UC Berkeley will be able to enroll almost all the roughly 9,200 students it planned for this coming academic year, even though the California Supreme Court Thursday refused to strike down a lower court’s order that the university cut its campus enrollment.
“All the undergraduates we planned to enroll will be enrolled next year,” said Dan Mogulof, assistant vice chancellor of public affairs at UC Berkeley, during a phone interview with CalMatters Friday.
While the lower court said UC Berkeley must whittle down its campus enrollment by about 3,000 students, that still leaves room for new students to attend online in the fall or start their classes next spring, when the campus population declines some as other students graduate early.
By asking roughly 1,000 new students to take all their classes online in the fall and another 650 to begin their UC Berkeley educations in spring of 2023, the university won’t have to leave any students behind in the 2022-23 academic year.
Still, the campus will miss some enrollment targets. Because some of the 125 graduate school programs hadn’t yet sent out their admissions offers, the enrollment cap means 400 fewer new graduate students in engineering, business and law programs will attend the university next year, Mogulof said.
That’s a different degree of fallout than campus officials warned could happen. That UC Berkeley has to cut its campus population at all stems from Alameda Superior Court Judge Brad Seligman’s order last year to hold UC Berkeley’s enrollment at 2020-21 levels, after residents in the City of Berkeley sued the university, challenging the impact the school’s enrollment growth would have on city services, scarce local housing and noise.
The basis of that suit and court decisions, the 1970 California Environmental Quality Act, centers anew the state’s marquee environmental protection law as either a source of ire for backers of urban density and housing developers or as a chief weapon to preserve communities and the surrounding environment.
Thursday, a statement from UC Berkeley said the state Supreme Court’s decision not to intervene “is devastating news for the thousands of students who have worked so hard for and have earned a seat in our fall 2022 class.”
A new press statement from Mogulof on Friday said “the harm caused by this court decision extends beyond the students who should be offered an in-person seat in our fall 2022 class. It impacts prospective students generally, our campus operations, and the university’s ability to serve students by meeting the enrollment targets set by the state.”
The decision wasn’t unanimous. In a dissenting statement, Justice Goodwin Liu wrote that he would have granted UC Berkeley’s request to block the enrollment cap. He urged the sides to try to quickly resolve the case.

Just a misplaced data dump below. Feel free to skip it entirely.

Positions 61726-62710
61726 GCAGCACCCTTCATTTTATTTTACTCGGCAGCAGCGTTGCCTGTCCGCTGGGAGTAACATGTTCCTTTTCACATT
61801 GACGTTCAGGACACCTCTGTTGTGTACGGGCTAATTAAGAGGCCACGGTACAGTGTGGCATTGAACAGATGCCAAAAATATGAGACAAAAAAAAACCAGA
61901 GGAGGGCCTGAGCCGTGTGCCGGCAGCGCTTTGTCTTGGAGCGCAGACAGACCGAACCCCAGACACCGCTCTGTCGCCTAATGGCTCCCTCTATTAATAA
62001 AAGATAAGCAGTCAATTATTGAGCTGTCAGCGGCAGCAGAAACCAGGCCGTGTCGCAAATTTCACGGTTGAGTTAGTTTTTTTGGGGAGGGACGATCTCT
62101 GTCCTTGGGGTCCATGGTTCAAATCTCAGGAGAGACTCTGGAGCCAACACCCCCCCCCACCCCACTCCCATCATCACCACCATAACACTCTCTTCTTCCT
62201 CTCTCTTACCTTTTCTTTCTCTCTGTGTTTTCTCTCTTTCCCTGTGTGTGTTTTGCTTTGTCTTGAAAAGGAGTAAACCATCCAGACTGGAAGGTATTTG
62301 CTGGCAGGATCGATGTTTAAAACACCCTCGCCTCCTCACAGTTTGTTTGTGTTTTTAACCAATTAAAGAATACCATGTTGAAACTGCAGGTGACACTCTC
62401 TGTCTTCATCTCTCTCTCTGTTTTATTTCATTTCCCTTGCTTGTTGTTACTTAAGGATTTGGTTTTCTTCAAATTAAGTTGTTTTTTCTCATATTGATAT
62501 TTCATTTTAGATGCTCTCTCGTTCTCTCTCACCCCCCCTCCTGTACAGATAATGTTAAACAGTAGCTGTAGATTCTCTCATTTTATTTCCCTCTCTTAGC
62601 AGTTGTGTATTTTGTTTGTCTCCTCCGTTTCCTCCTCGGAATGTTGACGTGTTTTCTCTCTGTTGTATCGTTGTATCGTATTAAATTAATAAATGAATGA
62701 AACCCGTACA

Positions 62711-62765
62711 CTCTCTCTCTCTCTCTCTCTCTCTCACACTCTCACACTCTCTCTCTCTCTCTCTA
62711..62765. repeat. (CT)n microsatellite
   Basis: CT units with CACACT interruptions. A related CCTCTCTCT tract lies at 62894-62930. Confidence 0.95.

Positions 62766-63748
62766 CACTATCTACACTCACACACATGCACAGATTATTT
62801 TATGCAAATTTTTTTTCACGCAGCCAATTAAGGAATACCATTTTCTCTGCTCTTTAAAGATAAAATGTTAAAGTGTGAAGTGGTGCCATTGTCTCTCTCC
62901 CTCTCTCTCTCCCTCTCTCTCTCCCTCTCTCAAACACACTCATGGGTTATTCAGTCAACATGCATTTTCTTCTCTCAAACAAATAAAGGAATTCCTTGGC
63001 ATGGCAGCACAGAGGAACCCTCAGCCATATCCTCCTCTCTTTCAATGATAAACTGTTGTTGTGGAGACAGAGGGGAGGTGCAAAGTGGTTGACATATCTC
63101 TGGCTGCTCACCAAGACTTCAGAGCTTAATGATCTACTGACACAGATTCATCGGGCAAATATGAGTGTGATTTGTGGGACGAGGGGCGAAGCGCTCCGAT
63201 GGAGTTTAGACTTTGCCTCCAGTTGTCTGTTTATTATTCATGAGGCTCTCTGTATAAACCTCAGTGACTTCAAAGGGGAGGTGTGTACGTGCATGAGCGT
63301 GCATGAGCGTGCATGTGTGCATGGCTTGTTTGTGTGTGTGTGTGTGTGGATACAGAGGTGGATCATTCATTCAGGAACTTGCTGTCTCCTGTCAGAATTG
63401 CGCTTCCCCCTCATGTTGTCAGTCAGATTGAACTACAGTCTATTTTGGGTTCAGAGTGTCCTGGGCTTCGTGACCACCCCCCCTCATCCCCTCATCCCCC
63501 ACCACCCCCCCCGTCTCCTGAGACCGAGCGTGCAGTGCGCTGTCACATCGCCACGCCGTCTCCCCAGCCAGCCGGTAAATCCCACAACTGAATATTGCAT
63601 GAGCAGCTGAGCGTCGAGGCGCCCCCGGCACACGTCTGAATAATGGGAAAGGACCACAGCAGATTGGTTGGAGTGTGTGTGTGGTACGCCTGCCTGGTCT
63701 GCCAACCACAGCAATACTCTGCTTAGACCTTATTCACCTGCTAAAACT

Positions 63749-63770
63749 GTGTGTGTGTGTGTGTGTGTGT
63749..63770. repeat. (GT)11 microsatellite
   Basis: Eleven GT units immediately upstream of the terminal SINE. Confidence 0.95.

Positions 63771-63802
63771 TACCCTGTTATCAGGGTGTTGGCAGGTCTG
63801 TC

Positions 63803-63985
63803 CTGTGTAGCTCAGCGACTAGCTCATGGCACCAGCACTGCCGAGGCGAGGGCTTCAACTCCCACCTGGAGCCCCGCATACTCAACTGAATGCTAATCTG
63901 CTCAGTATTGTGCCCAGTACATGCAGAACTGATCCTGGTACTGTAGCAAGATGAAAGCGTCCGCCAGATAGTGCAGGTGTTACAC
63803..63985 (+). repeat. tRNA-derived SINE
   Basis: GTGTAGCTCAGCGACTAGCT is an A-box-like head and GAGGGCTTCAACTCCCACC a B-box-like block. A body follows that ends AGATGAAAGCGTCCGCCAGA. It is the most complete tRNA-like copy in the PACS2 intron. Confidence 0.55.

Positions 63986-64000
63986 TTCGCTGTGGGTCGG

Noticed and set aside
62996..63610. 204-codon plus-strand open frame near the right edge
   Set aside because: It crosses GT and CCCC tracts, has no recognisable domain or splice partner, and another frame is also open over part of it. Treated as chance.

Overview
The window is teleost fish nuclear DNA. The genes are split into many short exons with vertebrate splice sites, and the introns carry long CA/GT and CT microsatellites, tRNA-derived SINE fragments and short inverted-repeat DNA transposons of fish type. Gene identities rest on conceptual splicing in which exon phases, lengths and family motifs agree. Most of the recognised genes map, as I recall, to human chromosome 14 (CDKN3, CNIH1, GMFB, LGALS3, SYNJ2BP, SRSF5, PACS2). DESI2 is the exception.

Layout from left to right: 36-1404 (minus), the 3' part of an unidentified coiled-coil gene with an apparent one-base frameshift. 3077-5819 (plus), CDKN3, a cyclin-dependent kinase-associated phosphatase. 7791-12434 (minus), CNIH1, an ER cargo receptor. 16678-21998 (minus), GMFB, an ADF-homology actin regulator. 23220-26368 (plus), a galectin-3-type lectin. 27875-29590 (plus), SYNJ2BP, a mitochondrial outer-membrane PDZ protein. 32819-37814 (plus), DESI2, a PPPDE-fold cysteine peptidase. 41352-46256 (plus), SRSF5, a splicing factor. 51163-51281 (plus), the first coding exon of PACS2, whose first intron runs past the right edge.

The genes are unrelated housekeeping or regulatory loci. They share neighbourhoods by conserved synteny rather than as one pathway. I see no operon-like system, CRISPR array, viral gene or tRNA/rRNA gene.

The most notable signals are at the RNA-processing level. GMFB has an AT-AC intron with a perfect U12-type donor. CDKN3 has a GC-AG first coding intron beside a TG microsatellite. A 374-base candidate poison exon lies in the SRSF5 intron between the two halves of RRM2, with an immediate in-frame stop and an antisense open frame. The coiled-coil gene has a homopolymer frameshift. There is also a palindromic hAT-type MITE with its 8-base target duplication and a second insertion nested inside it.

Thursday, Phil Bokovoy, president of Save Berkeley’s Neighborhoods, the group that brought the suit against UC Berkeley, said he was “pleased” with the Supreme Court’s decision, but “we’d like to assure deserving California high school students that we are as disappointed as they are that UC has tried to use them as pawns in UC’s attempts to avoid mitigating the impacts from the massive enrollment increases over the past few years.”
Echoing Justice Liu’s dissent, he said that Save Berkeley’s Neighborhoods look forward to meeting with the president of the UC system “to get the settlement process started.”
After telling CalMatters that all the undergraduates the university had planned to enroll will be able to attend, Mogulof emailed a short time later to clarify that most of, but not all, the students would be able to attend.
“None of this is exact,” he said. “These are all rounded numbers that fluctuate year to year. Yes, we usually hover around 9,500 new undergrads a year…. This year, before the court ruling, we originally planned on on 9,310… and now we’re looking at 9,144 plus an expanded wait list of 150 that will provide us with more flexibility in potentially enrolling additional students if, for example, there is a legislative fix.”
Now the question becomes where might those students who would have been admitted to Berkeley end up going.
In the lead up to the state Supreme Court’s decision, The UC system said it didn’t have a plan for ensuring that any students who would have been admitted if not for the enrollment cap will find a slot at another UC. “It is too early in the legal process to know exactly how prospective students will be affected,” wrote Ryan King, a spokesperson for the UC Office of the President, in an email last week.
Now those fears are largely neutralized because the enrollment cap isn’t reducing the total number of new students the marquee university will be able to enroll this coming academic year. There’s still tumult for students and the university, though. For the 1,650 students who’ll have to start online or in the fall, the start of their academic careers “is going to look nothing like what they wanted and hoped for,” Mogulof, the UC Berkeley spokesperson said.